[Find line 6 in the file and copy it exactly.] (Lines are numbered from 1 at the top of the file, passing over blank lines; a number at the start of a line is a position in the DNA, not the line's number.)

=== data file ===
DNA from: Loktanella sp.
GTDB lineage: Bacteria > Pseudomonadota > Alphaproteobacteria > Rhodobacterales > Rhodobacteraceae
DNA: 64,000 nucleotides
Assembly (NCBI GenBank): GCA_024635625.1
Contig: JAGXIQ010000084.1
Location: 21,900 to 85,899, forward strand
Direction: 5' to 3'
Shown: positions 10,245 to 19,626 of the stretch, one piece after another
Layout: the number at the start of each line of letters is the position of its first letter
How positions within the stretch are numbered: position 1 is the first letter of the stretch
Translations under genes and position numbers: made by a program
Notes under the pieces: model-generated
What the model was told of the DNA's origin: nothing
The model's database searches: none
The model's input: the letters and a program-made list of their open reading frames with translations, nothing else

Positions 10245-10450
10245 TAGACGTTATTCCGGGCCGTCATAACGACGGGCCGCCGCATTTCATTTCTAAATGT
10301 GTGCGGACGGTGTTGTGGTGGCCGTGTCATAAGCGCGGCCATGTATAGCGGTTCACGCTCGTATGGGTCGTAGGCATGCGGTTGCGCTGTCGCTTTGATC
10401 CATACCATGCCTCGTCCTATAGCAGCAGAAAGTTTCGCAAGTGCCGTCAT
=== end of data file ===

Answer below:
Location: 21,900 to 85,899, forward strand